BioBridge Progam Helps UCSD
Bring the Excitement of Biological
Discovery Into Area High School Classrooms
March 15, 2007
By Michael Dabney
All eyes on the glow: From left to right, San Ysidro High School students Karla Cervera, Carolina Avalos and Nicole Laforteza display the excitement of performing fluorescent protein purification with their science teacher Jenine Winslow during a recent BioBridge session
On a recent Saturday morning in Chula Vista, 25 science students from four San Diego County high schools were in a classroom learning about the wonders of DNA research, specifically how to isolate and purify protein samples derived from jellyfish and corals. Observing the isolated genetic specimens through laboratory vials and petri dishes, they become particularly enthused by the impressive array of fluorescent colors the specimens emit during the science exercise.
“Wow, I really like the colors,” cooed Mayra Gracia, a freshman at Chula Vista High School. “I never knew science could be like this.”
San Ysidro High senior Karen Flores was equally impressed. “It’s neat learning with students from different schools and seeing how the genetic process really works.”
The source of all the excitement is a program called BioBridge, a new “hands-on” science education initiative conducted by the University of California, San Diego in partnership with the Sweetwater Union High School District, San Diego Unified School District, and Grossmont Union High School District.
The mission of BioBridge is to link the educational and scientific communities in creating hands-on laboratory experiences that help enhance bioscience achievement at schools in underserved areas. BioBridge began in November 2005 in the laboratory of UCSD researcher Roger Tsien , a Howard Hughes Medical Institute investigator in Pharmacology. The program is flourishing in its current state as a science education outreach program through support from UCSD Student Educational Advancement (Student Affairs) and funding from the Fund for the Improvement of Postsecondary Education (FIPSE), and the Howard Hughes Medical Institute. (HHMI).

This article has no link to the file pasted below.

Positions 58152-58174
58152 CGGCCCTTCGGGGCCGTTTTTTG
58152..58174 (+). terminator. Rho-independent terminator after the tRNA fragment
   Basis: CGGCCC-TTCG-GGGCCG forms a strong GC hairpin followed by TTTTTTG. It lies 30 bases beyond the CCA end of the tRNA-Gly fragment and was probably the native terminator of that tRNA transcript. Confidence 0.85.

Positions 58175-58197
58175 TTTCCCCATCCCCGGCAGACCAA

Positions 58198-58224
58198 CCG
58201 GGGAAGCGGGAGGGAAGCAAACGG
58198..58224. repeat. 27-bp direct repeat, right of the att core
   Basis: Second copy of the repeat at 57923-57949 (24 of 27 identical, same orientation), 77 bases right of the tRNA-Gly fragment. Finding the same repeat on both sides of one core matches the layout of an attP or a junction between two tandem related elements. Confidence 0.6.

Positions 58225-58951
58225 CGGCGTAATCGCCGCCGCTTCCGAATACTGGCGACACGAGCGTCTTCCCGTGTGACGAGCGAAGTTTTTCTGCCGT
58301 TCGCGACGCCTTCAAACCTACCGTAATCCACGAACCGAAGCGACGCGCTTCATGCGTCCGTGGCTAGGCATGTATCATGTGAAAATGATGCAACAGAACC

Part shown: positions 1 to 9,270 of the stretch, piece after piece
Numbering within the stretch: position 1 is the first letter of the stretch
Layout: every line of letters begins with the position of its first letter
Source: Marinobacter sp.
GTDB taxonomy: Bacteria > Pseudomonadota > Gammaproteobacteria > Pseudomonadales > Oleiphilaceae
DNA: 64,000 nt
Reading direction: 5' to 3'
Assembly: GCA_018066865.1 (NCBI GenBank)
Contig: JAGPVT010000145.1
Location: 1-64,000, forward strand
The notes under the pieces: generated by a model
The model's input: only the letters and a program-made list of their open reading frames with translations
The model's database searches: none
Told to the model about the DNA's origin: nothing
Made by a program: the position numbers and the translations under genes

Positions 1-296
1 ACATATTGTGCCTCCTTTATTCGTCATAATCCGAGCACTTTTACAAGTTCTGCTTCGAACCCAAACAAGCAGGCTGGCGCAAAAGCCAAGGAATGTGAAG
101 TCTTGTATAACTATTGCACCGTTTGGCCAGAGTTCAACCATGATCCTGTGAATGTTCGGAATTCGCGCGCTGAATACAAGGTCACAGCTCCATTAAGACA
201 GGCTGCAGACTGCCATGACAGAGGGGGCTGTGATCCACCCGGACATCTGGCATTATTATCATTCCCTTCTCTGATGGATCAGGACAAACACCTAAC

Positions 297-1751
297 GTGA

“BioBridge is a perfect example of what can happen in a strong relationship between a major university and major school districts such as Sweetwater, San Diego Unified and Grossmont Unified,” says Loren Thompson, Assistant Vice Chancellor, UCSD Student Educational Advancement, the administrator of the HHMI and FIPSE grants supporting the BioBridge Program. “BioBridge helps bridge the gaps in science education faced by many secondary schools…It brings district teachers into UCSD laboratories to learn directly from university bioscientists about recent discoveries and lab techniques – knowledge which teachers use to train a cadre of their own students before training is fully integrated into the classroom.”
BioBridge to date has trained more than 75 district science teachers in cutting-edge genetic research techniques. And currently, approximately 16 teachers at 10 district schools have implemented BioBridge training into their everyday science curriculum, with additional schools and teachers being added each month, program officials report.
Taking Teachers Back to School: After receiving instruction in BioBridge techniques during morning lab sessions at UCSD, high school science learn about DNA molecular structure at the San Diego Supercomputer on ampus. Later, they implement BioBridge knowledge and skills in their own classroom
Teachers learn through active hands-on laboratory experiences under UCSD geneticists and research specialists. Later at their own schools (about a week following training), teachers instruct a small group of their high school students in the new techniques during a four-hour Saturday workshop with university laboratory professionals. The trained high school students then assist their teacher in acclimating other students at their respective schools to the learned material once BioBridge techniques are fully implemented in classroom science curriculum.